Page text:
Tight “z” bends in photo etch

Anyone have a strategy for doing tight z-shaped bends in photo etch? The offending part for me is this one on the Miniart T-54-3 kit (pea45)

I am able to easily bend one of the two 90 degree bends in my bending too but when bending the other side I end up flattening out the previous bend leaving me with one 90 on the other side but a flat piece on the original side.

@Mead93 I’m sure there are a lot of ways to do a z bend for part 45. Here’s what I do.

Put the PE part in the SIDE of the bender like the one with the red arrow. Make the first bend. Loosen the brake and ease the part out to the next spot to bend. Bend in opposite direction. I use the edge of a metal straight edge for pressing basically in the middle for the second bend.

Try on a scrap piece of fret first to get the hang of it.


I’ve been trying this technique out but with no luck. Maybe I’ll need to anneal this part first. The issue I am finding the the first and second bends are almost on top of each other. So when I ease the part out and try bending in the opposite direction for bend number two I end up ruining the first bend

Annealing usually helps.

What sort of tool is being used to bend the PE?

With edge of the metal straight edge, one can usually push and coax the tight bend for the Z from the opposite side.

The middle of the bend is narrower than the straight edge, I haven’t done one that tight.

I’m away from my tools, it’s hard to explain in words.

Best wishes

Do one bend as normal on the bending brake. Then hang the part off the edge of the brake at the second bend line. Make the second bend down (or up).

Here’s a quick SBS on making a Z-bend or two, opposing 90* bends from a PE seminar that I pitched at a couple of model shows a few years back:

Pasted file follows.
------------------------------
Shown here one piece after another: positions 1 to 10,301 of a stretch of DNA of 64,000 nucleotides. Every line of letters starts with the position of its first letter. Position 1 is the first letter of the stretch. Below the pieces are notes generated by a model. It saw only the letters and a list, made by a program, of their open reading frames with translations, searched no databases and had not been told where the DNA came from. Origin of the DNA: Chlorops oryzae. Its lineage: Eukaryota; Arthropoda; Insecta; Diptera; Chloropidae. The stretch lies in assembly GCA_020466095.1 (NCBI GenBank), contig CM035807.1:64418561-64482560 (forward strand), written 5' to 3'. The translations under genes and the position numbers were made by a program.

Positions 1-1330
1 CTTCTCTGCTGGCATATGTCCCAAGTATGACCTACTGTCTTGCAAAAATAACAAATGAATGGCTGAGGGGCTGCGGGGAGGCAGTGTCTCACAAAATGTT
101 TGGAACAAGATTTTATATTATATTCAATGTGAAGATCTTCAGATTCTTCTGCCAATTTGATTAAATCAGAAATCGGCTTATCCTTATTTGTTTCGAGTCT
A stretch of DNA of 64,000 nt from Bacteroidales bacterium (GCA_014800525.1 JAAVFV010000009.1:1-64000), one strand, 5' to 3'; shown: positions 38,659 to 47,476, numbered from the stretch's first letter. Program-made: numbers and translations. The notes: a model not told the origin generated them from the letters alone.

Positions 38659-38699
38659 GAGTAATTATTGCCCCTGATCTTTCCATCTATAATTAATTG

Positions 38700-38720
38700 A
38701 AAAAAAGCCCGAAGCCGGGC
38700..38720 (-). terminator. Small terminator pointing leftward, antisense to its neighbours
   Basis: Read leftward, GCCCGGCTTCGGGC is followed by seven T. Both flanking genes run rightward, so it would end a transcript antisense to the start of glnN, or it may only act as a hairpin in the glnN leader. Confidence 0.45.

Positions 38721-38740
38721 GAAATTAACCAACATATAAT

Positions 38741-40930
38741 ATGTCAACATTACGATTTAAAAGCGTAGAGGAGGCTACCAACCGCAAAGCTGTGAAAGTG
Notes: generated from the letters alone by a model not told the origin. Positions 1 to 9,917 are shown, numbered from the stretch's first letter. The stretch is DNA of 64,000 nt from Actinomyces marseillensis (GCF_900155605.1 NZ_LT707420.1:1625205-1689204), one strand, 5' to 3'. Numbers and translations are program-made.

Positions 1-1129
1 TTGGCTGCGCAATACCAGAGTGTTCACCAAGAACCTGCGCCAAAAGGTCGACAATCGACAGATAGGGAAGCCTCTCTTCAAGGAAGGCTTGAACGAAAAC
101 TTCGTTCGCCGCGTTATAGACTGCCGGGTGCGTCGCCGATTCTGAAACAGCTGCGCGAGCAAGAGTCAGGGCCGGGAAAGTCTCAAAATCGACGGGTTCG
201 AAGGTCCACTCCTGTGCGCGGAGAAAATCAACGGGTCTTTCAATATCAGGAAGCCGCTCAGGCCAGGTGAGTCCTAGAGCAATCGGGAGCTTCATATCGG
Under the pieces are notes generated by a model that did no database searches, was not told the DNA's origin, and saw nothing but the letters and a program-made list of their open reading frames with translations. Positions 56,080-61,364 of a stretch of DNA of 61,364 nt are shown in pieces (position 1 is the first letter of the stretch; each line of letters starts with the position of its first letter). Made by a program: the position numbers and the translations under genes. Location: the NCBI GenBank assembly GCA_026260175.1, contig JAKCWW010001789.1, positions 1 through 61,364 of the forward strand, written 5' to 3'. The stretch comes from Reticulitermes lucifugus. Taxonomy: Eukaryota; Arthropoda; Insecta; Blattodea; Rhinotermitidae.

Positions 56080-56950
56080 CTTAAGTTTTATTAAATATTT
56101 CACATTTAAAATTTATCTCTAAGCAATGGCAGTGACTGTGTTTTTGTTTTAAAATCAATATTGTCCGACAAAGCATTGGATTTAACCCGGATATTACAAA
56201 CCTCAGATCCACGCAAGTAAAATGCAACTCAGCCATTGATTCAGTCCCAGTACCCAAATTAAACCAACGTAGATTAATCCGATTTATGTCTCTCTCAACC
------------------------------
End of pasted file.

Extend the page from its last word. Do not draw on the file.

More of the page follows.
The trick is using the edge of the blade, pushing the area that must fold and avoid pressing the rest of the part. Magnifier/optivisor helps to ensure you are doing it right.

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@SdAufKla Mike thank you for the pictures of what I,was attempting to describe.

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Here’s another tricky kind of bend, a series of opposing bends. This process is really similar to making two connected Z- or S-bends. Again, the key is using the overhang space off the edge of the bending brake.


In really frustrating scenarios like that I usually replace the annoying PE with various widths and thicknesses of plastic strip!

Thank you for taking the time and effort to put this out there.

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@Buckeye Easy peasie… I actually have all of the seminar materials. It was a two-three hour presentation. These Z- and opposing-bend SBS were just small parts.

Thanks for all the tips and @SdAufKla for the great pictures and explanations.

I broke the original part, bent it one too many times. I was able to make a replacement out of spare fret but couldn’t get the bend quite right, this bend was very tight on a very small part. However, I think in this case I was close enough.


My part

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